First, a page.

Limberlost Trail: A Fully-Accessible Trail for All at Shenandoah National Park in Virginia
The 1.3-mile Limberlost Trail is among the top easy hikes in Shenandoah National Park in Virginia. It’s a trail for everyone, regardless of abilities.
This mostly flat, crushed greenstone walkway is stroller-friendly and wheelchair-accessible.
It’s the only fully accessible trail in the park and one of just a few trails that does not allow pets (with the exception of service animals).
|Elevation Gain||98 feet|
|Fee||$30 per vehicle (good for seven days)|
|Driving Directions||Click Here|
The parking lot for this loop trail is at mile marker 43 and has room for 10 to 12 vehicles. You can also access the Skyland Stable Trail from this parking area.
From here, look for the Limberlost Trail sign to the right of the trailhead.
You’ll also see a large sign informing families that this trail is part of the TRACK Trails program designed to help grow a love of nature in children.
For this trail, you can print out a self-guided adventure that encourages children to use all their senses to explore the trail.
Kids need to get low to see the trail from the view of a box turtle and consider how squirrels climb trees. You may also find adventure guides on-site.
While the trail is largely flat and the forest views are serene, you will certainly notice the sounds of cars motoring along Skyline Drive.
Thankfully, the man-made noises dissipate within the first 100 steps or so.
More than 15 wooden benches line the Limberlost Trail. If you or anyone in your group needs to rest or feels short of breath, there’s a bench every .05-mile.
You will also find frequent “resting intervals,” or pull-out areas for wheelchairs to allow others to pass.
As you mosey along the Limberlost Trail, slow to take in the leafy green hemlocks and fragrant spruce trees along the way.
I also very much enjoyed seeing the yellow wildflowers and listening to the melodious chirping of birds (once I got far enough away from Skyline Drive).
The first one-third of this hike is all crushed greenstone, but then at the .45-mile mark you’ll cross a short section of boardwalk trail.
In another few steps, you’ll see a trail marker on the right for the Crescent Rock Trail. From here, it’s just over a mile to the scenic overlook.
To remain on the Limberlost Trail, continue past this trail marker. At the .75-mile mark, you’ll cross a wooden bridge over a calming stream.
In a few more steps, the trail intersects with the popular Whiteoak Canyon Trail. Immediately after you cross over the Whiteoak Canyon Trail, there’s a surprise.
It’s a geological formation called a columnar jointing. It’s not as impressive as the one you will see on the hike to Compton Peak, but it’s still worthy of exploration.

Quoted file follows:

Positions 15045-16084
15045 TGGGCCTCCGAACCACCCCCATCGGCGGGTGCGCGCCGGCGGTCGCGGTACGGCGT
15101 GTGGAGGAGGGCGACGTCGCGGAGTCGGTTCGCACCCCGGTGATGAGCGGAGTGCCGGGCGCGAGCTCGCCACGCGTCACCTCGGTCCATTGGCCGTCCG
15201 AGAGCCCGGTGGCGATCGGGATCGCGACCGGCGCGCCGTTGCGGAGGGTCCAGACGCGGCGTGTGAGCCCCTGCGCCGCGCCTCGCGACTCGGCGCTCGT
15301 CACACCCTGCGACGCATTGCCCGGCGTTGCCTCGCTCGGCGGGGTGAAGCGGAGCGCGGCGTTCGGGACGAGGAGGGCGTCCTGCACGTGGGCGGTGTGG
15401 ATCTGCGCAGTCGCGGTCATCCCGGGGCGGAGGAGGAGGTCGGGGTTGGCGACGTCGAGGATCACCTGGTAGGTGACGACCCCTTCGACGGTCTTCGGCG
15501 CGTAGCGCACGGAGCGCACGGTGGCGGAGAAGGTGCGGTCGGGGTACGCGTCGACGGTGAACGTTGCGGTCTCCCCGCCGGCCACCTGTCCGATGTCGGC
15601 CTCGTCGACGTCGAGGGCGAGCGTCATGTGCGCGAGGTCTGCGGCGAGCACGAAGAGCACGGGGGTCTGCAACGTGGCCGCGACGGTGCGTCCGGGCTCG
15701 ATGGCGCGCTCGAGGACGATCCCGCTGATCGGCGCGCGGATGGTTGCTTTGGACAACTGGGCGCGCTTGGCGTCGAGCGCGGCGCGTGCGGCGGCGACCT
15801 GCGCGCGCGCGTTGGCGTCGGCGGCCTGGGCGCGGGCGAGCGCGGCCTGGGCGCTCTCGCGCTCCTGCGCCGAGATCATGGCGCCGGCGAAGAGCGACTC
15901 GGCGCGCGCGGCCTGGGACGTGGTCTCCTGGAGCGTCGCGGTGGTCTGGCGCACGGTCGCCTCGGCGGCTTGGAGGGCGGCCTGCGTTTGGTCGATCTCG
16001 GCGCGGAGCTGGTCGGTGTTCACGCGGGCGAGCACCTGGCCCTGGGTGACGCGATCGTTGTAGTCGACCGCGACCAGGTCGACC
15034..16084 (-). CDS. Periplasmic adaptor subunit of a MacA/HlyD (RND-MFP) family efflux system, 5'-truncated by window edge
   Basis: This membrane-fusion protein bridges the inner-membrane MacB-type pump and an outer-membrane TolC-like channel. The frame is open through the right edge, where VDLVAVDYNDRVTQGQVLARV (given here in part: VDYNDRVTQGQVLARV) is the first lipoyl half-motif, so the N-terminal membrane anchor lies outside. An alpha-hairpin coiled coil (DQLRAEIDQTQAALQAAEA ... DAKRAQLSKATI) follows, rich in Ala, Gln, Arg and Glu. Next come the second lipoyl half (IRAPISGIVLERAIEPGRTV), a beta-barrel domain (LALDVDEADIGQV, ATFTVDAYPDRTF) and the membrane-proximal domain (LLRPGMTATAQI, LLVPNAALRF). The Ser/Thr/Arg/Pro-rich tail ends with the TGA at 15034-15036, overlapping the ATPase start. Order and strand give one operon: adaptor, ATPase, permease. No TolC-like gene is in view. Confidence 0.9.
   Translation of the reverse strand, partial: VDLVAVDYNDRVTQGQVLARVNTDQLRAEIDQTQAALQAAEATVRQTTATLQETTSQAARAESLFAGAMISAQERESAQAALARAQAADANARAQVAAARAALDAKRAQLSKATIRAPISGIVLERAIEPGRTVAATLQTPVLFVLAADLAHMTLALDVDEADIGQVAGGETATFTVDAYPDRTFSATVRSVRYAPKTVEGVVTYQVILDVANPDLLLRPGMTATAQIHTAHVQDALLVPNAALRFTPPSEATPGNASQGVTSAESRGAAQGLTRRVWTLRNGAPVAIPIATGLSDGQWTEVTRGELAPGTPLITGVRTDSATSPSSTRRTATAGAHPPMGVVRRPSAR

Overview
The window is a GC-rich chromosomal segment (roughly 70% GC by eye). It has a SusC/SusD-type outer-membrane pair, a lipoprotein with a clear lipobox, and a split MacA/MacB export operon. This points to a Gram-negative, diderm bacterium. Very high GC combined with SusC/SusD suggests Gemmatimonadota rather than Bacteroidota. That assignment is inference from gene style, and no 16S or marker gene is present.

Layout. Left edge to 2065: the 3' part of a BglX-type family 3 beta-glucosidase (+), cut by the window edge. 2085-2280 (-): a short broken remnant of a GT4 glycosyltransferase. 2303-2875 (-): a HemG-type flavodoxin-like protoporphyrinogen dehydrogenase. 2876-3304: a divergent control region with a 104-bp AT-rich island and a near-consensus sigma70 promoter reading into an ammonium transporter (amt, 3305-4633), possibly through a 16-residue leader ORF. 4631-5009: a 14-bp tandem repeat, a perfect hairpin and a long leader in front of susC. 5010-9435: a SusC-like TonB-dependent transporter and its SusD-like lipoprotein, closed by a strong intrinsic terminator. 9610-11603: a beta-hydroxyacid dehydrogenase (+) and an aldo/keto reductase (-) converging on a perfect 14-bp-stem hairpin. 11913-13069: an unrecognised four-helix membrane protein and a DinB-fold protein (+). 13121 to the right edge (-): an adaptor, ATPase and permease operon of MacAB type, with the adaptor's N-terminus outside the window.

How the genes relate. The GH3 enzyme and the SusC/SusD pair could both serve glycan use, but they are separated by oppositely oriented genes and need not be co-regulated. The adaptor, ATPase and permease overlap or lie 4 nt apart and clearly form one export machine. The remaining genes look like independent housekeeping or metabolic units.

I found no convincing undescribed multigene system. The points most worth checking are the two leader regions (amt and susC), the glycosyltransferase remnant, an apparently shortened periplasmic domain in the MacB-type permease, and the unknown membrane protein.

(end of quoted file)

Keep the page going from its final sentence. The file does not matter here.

Near the .9-mile mark, the Limberlost Trail intersects with the Old Rag Fire Road (though the sign reads “Horse Trail”).
Continue on straight through the intersection. At the 1.1-mile mark, you will again cross over the Whiteoak Canyon Trail.
This loop trail finishes up on the other side of the parking lot. Some may consider this trail boring given the simple terrain and minimal elevation change.
However, I found this to be a delightfully relaxing walk through the woods. Sometimes that’s just what you need.
For a longer hike, add on the Crescent Rock Trail for sweeping views that are relatively easy to reach (though not fully accessible).
The trail marker on the Limberlost Trail notes that the overlook is 1.1 miles away. Double this for the out-and-back hike for a total hike distance 3.5 miles.
For a shorter hike, create a smaller loop by hiking the Limberlost Trail in reverse (clockwise).
Begin at the trail end and turn right on either the Old Rag Fire Road or Whiteoak Canyon Trail. Both intersect with the Limberlost Trail.
So, simply turn left then to return to the parking area along the Limberlost Trail.
This hike took me 30 minutes. I saw an older couple and a man walking with his young son, but otherwise this trail was rather quiet.
If you like, print out the Limberlost Trail map from the park’s website. You’ll note that the hike is also quite close to another easy hike, the Millers Head Trail.
The parking area for the Limberlost Trail is a short drive from Skyland Resort, which is less than one-mile north on Skyline Drive.
At Skyland, you’ll find a full-service restaurant and a grab-and-go snack shack, as well as easy access to more Skyline Drive hiking trails.
Erin Gifford is the editor of Go Hike Virginia. She has completed more than 300 hikes in Virginia. She is also the author of three hiking guidebooks from Falcon Guides. Need help finding a hike? Check out the Trail Finder feature or send Erin a message.